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Chef/Writer Spencer

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Everything posted by Chef/Writer Spencer

  1. They're scrambling obviously. Although I haven't seen but a couple commercials advertising the new shows I feel obliged to weigh in. My opinion---there are suit and ties in a board room at The Food Network bumblefucking ideas back and forth unconcerned or unaware of the fact that their network is depreciating daily. Phrases like "We need to keep it fresh", "appeal to a larger demographic", "compete with the big networks," are fouling up an already doomed channel. I saw an ad for a Food Network dating show--apparently already airing. Jesus Christ people, have we lost sight of our senses. What is that? A Blind Date/Food 911 hybrid? Who needs that? What they're doing--and all of their shows are demonstrating signs of this bubble gum/music industry pasteurization--is turning true food industry workers off and beckoning the twenty something teeny boppers to trade in their Grilled Chicken Flatbread with guac on the side and a Mountain Dew for a Blue Corn Crusted Kumomoto Oyster Gratin with Melted Leeks. Or worse yet, they don't even care about their demographics real interest in food and are using sex to pay their bills. I might go for a dating show where the contestants were obese and the object was to blow each other to smitherines with bacon fat or something equally as absurd,you know, something that appealed to our cynical sides. But they're headed in the wrong direction. And if they take Malto Mario off I'm going to take a full page ad out in my local paper in protest---a dating show? what the f...?
  2. Uh, Jaymes, I don't think anyone said all that. But if they did, they'd deserve a good ass whoopin'. Hey thanks Ron but I think I made the housewife comment. But her retort was a less than savory. I don't mind. I deserved it.
  3. The lack of a real "celebrity" lady chef has mystified me as well. Call me naive, but I thought the concept of "well, some women can cook, but few are chefs" went out the window with Alice Waters, Lidia Bastianich and some others. If that is indeed the case, then the fault must lie with the marketers. Think about it for a sec: Nigella Lawson - has all the right stuff in as far as looks and charisma, but questionable culinary skill. Gale Gand - is arguably a fair baker, but has a hard time with the camera and is not particularly engaging. Rachel Ray - is great in the personality department, but has been ascribed an image that annoys many - I like her. Ina Garten - don't get me started, there are more than a few lady e-gulleteers who I am sure are better cooks than she is and probably could handle a cookbook and tv show more elegantly. Sara Moulton - who I adore, suffers an image that belies the high professional level of her attainments and relegates her to the aforementioned "housewife" category. Fenniger and Miliken - I loved those gals, and I think FTV really dropped the ball with their shows. They certainly had a better than fair balance of personality and culinary ability. Martha Stewart - the only one who is of "real" celebrity is of course self marketed, but I think many men find her aloof perfection off putting. In addition, she's got so many other things going for her besides cooking. Martha not withstanding (I am a shameless Martha fan), I am reminded of the tune "Ya gotta get a gimmick"; there's no real marketing tool here to propel these ladies to the status of a Mario or a Bobby Flay (emeril status might be unattainable for anyone - regardless of gender ). This is of course not a complete analysis, but a fair cross section of those who might be able to be "molded" into celebrity status. I wonder if that "sexism" of which you speak affects the marketers as well. Needless to say - none of the "Three Sopranos" efforts has been as successful as the boys either - but I think that's a different issue. I'm sorry if this veres too far off topic. HEY WHAT ABOUT THE FAT LADIES. GOTTA GIVE SOME FAT GIRLS PROPS. THEY RULE...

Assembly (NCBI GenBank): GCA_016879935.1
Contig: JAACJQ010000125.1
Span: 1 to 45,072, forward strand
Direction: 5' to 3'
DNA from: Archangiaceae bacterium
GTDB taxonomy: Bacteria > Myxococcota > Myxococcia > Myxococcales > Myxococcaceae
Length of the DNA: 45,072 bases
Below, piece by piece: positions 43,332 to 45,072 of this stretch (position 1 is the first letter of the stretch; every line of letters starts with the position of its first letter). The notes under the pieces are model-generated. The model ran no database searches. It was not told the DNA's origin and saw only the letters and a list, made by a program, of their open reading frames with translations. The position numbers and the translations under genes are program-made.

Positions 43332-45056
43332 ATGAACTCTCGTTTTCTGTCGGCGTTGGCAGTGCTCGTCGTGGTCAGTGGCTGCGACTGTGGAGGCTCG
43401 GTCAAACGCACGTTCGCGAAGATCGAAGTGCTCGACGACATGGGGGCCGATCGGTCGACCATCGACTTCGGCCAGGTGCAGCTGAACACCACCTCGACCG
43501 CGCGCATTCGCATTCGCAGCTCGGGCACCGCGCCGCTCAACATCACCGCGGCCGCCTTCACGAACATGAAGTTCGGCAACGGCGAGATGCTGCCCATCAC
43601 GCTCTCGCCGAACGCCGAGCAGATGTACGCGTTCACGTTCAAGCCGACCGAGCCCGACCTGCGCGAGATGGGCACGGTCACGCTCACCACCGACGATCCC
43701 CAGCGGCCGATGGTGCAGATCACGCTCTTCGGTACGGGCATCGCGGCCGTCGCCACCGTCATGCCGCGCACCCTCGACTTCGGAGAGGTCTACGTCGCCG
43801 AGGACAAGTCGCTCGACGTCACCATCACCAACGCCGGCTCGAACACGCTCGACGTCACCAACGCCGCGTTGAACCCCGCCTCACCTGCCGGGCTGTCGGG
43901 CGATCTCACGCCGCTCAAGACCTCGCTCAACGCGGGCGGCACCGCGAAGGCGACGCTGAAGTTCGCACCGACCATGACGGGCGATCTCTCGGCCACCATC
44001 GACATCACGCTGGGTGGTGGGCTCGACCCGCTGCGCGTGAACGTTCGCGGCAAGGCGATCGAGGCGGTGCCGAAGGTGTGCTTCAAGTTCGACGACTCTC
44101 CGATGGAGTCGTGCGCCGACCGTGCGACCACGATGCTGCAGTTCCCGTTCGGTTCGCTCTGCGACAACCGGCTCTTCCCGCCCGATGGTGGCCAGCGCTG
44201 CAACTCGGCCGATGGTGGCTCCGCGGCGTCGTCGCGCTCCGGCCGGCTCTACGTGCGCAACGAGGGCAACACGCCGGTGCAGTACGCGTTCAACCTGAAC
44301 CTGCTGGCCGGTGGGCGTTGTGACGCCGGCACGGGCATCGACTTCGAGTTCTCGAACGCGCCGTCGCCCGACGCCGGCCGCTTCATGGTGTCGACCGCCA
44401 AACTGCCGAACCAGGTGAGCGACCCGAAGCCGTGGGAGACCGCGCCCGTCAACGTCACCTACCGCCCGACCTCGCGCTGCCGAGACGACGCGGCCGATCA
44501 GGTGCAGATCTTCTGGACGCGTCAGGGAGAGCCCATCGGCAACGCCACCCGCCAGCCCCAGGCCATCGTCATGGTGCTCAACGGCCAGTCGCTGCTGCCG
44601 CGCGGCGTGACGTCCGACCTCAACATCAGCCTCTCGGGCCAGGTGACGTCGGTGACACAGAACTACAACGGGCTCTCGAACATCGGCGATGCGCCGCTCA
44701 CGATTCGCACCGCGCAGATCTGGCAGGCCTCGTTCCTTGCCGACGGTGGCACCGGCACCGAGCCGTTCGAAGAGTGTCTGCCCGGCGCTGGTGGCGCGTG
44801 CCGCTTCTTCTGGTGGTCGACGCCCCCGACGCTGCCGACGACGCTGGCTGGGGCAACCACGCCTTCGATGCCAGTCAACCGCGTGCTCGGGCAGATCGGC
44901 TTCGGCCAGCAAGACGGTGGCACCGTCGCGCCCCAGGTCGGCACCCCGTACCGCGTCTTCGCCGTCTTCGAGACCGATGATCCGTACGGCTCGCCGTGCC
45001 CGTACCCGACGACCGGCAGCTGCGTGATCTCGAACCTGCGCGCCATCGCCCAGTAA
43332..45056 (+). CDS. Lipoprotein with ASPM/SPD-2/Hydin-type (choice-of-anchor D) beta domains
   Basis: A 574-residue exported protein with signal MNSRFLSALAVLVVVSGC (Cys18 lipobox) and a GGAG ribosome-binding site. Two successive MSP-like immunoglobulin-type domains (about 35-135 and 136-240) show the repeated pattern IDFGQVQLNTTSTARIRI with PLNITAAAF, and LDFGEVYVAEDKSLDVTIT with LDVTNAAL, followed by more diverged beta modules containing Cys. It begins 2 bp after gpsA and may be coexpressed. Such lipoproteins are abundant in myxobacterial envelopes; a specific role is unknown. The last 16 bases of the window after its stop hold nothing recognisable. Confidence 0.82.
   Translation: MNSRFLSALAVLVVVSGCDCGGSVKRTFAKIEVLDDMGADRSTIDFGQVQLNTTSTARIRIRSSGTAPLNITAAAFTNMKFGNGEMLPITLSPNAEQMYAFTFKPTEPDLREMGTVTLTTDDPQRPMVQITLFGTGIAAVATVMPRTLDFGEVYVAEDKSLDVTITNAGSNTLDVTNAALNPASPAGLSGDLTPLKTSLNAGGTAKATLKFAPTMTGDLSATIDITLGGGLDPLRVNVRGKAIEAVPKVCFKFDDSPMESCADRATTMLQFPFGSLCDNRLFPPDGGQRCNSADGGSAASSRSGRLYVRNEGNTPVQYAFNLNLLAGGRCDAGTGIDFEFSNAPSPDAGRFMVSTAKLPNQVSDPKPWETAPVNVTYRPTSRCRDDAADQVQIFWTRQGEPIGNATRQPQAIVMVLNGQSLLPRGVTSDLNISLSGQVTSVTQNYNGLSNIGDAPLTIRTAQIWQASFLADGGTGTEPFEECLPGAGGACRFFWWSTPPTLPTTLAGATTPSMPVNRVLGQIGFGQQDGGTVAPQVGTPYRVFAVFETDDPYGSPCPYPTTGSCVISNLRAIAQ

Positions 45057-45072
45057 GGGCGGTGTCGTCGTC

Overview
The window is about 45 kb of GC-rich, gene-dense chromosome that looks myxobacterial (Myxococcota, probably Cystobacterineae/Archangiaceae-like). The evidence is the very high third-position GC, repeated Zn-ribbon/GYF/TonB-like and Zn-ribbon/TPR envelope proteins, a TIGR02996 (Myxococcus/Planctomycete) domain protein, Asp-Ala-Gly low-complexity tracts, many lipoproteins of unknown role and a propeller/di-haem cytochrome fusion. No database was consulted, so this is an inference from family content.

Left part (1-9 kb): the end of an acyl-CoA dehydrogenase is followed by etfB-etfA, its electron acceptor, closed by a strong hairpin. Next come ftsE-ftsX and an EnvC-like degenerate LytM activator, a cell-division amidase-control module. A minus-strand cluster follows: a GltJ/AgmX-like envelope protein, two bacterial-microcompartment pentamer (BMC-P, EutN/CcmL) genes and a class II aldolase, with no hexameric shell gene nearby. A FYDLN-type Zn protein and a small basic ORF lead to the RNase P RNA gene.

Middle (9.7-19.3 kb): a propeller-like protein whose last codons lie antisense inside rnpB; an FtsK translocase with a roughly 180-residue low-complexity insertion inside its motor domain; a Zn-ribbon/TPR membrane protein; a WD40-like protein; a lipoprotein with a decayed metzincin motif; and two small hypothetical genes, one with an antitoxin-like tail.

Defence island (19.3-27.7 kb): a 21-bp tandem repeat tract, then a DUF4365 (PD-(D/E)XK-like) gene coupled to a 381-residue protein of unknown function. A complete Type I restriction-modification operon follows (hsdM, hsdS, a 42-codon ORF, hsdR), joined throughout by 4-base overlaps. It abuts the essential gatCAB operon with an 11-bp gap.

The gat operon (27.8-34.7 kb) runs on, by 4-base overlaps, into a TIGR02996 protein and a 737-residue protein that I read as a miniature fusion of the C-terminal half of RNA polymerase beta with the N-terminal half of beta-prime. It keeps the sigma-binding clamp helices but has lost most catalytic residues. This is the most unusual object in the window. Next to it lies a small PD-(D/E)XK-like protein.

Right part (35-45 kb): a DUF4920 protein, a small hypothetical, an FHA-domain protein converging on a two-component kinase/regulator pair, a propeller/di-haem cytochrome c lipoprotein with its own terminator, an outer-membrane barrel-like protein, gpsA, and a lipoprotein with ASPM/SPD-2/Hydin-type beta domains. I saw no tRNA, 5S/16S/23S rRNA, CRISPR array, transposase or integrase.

4. Ballast you seem to want to intellectualize everything--which is all fine and dandy but I think you're coming from deep left field with that last inquiry. It appears to me that you're trying to delve into a netherworld of thought that doesn't exist. Broad culinary learning and availability of new and interesting food stuffs and the genesis of the movement to increase awareness can't be directly correlated to a principal "selling out" that's so vague and unmeasureable. We could speculate on the seed count of a valencia orange, whether or not the ones grown in Florida are more abundant with seeds than ones grown in California but in effect we'd be contemplating our navels--it's really a mute point.
  5. That's more like it. Oh, Chef Spencer dear....Do Not Mess with Jaymes! To know her is to fear and adore! I kinda got that impression. Thank you for the concern...
  6. Desserts are hard to sell if you don't use certain catch phrases sometimes. Creative chefs want to cook like Achatz, Keller, Adria so sometimes they end up with titles so convoluted sounding and nauseating that customers opt out. Use phrases like Pot de Creme, Creme Brulee, Mousse, Cake--imagine actually calling a cake a cake instead of a gateaux or delice, I know it may be tough on the creative soul. But if you want to sell your creations to people that freak when they hear foreign language you need to do what the chains do and hone in on eighties Americana. Trust me, when I create elaborate layered constructs, I'll use the term Napoleon nine times out of ten instead of Mille Feuille. Maybe that's your problem amigo. And drop a few freebies on regulars--if they like the stuff they'll tell the tables around them, probably bragging that they know the pastry chef...
  7. it's refreshing to see someone besides my self use that phrase. Call me an illiterate putz but, uh, isn't the phrase, "chomping" at the bit.
  8. TYLER BASHING...I can feel it starting...
  9. Way too much info. there fruitcake.....